Wednesday, November 21, 2007

gene roddenberry has doomed us all

Around fifteen years ago someone alerted me to the Star Trek Universe paradox - namely, that the history of Earth in the world of Star Trek resembles our own in every particular, except for that fact that the Star Trek television show could never have existed. Also, we didn't get involved in the Eugenics War and Ricardo Montalban never conquered Asia, but whatever.

Think about it for a second. Why would a fictional universe include in its fictive history a piece of pop culture that foretells the future? It would be the most earthshaking thing to have a series of shows, movies, novels and role-playing games that turned out to constitute a body of prophecy. It would be somewhere on par with finding a medieval manuscript that rated all the restaurants in New York in 1957. But if Star Trek as a cultural phenomenon appeared in the historical annals of the Starfleet Academy, nobody's talking about it. Maybe the horror of predestination caused them to expunge all records? I don't think so.

This evening, as I was watching Pretty In Pink with Schmutzie and Saviabella, the obverse face of this paradox presented itself to me - that the human race is doomed to extinction, or at best, to a ragged barbarism on par with that stupid Yangs vs. Coms episode* from the orginal series. And we have Star Trek to thank for it.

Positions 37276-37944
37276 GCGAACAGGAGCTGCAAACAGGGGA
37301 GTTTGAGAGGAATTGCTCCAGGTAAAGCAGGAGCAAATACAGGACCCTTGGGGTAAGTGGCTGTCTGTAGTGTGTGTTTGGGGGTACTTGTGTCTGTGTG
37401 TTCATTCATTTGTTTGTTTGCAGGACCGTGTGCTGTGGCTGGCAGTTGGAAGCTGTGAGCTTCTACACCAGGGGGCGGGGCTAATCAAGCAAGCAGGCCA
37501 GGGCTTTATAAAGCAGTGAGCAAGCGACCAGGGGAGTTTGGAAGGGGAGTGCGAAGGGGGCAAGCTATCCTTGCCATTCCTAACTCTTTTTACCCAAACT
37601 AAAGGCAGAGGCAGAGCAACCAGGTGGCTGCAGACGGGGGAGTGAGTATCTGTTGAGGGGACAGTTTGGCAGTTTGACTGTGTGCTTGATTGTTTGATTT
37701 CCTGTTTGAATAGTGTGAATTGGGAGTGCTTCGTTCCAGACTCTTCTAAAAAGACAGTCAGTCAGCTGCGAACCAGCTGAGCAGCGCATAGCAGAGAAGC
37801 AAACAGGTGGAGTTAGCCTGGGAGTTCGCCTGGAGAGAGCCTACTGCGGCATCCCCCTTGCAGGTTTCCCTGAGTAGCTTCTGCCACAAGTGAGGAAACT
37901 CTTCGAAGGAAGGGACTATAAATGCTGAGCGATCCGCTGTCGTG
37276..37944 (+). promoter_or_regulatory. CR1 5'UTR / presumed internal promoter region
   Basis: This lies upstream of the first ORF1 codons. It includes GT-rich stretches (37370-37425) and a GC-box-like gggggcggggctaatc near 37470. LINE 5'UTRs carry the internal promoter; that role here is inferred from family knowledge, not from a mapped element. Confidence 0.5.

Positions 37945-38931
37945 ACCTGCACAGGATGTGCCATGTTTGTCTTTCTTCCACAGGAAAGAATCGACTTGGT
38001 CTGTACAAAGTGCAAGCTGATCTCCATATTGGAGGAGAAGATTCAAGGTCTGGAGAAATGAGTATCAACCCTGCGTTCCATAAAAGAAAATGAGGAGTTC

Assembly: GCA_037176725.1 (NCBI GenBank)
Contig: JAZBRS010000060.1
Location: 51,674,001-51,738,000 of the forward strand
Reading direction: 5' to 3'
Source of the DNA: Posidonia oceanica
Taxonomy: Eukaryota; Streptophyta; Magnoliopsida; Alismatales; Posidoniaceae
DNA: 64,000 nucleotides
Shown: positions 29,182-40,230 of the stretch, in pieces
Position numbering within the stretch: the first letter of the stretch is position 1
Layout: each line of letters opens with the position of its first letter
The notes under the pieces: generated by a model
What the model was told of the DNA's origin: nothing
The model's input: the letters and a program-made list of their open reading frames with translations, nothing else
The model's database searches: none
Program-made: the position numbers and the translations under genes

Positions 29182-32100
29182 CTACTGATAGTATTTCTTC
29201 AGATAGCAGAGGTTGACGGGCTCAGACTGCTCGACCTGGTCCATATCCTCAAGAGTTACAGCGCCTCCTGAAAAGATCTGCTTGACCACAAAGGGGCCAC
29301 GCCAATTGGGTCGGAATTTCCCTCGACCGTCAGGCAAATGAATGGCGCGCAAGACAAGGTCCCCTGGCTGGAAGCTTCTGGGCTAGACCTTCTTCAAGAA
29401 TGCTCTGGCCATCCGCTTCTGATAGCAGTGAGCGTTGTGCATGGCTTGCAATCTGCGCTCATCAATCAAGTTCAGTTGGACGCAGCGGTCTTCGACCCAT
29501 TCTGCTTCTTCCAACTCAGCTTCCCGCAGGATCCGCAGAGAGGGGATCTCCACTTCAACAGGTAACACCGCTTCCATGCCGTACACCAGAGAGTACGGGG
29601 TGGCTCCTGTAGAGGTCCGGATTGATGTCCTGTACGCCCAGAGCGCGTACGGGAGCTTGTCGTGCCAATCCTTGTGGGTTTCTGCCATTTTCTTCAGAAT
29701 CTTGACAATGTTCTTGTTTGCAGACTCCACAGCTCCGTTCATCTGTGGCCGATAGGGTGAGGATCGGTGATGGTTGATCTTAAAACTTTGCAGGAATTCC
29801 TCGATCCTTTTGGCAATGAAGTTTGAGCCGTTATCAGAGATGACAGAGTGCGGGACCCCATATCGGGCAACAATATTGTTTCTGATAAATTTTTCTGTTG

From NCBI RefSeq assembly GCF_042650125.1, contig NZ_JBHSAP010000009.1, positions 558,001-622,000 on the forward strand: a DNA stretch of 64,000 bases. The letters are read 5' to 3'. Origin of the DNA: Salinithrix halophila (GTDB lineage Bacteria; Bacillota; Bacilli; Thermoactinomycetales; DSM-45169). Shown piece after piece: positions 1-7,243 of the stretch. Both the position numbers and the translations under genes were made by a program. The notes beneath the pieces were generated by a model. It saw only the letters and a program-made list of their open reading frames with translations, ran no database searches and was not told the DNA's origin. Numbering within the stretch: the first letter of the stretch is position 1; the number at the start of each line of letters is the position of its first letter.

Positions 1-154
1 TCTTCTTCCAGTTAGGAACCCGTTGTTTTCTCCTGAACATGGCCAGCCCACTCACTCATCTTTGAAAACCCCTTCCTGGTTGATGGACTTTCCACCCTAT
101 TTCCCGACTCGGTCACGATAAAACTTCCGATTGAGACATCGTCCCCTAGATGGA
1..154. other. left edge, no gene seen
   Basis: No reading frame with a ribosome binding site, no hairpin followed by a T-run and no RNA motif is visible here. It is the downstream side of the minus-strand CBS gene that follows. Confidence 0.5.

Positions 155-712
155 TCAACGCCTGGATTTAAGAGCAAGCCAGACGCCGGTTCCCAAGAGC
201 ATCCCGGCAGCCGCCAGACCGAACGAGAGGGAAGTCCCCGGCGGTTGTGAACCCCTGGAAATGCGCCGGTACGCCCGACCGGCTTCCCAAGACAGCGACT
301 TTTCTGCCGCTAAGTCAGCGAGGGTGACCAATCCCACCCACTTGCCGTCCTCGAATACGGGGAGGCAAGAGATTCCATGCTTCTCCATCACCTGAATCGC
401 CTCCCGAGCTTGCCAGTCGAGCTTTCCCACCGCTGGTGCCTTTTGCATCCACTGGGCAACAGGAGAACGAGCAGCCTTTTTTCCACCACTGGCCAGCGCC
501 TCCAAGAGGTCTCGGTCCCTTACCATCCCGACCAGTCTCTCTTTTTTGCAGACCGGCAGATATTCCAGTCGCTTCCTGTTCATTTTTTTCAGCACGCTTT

According to Star Trek lore, the discovery of warp power saved the Earth from collapse by initiating contact with a whole universe of habitable planets, living gods and different foreheads. But the existence of Star Trek effectively reduces that chance to nil, because what are the odds of a sci-fi movie starring a bunch of cheesy, technobabbling prigs being replicated precisely in the real world? Exactly. The discovery of warp power by a guy who looks like James Cromwell, the next leap forward for humanity, just isn't going to happen. It's been narrated right out of existence. I'm pretty sure Borgs are in the cards, but as for the rest of it, no way.

*This is my favourite Trek episode, because there is nothing funnier than watching William Shatner berate a roomful of cavemen for their terrible grammar and pronunciation of the US constitution.

6 comments:

Ada said...

Wow, the Star Trek geek within the Palinode has been revealed! Awesome! I think you have a very good point though, we've narrated our way out of our own future.

palinode said...

ada - Sadly for Palinode-reading Trekkies everywhere, I'm a terrible Trek geek. I haven't seen all the movies and I've only seen a fraction of the shows. I'm more of a Buffy geek than anything, which shows my love of melodrama over dilithium. But for some reason, Star Trek is immensely absorbable - once I see it, it soaks indelibly into my memory.

Anonymous said...

L Ron Hubbard.

lotus07 said...

When it first came out....this was the coolest show ever....then it expanded in the Next Generation, Voyager, Deep Space Nine and Enterprise until it was pretty much beat to death. At that point the original series sort of seemed like a bad Saturday Night Live skit.

Then I got a bunch of the original episodes on laser disc (on the cheap) and started watching them again. Without all the cuts, edits and commercials, these shows almost seem like Shakespeare for the Gen X'ers.

Everything that was cutting edge, becomes kitsch and then becomes respectable....eventually.

lotus07 said...

...as a follow up, I have this theory of why Star Trek is so enjoyable....rummage back through my blogs to March, 2006 and read "To Boldly Go"....

savia said...

You were so not into the whole Pretty in Pink thing, were you?

Or is that movie another sign that our universe is doomed?

I think the dress she wore to the prom should foretell some kind of apocalypse anyway.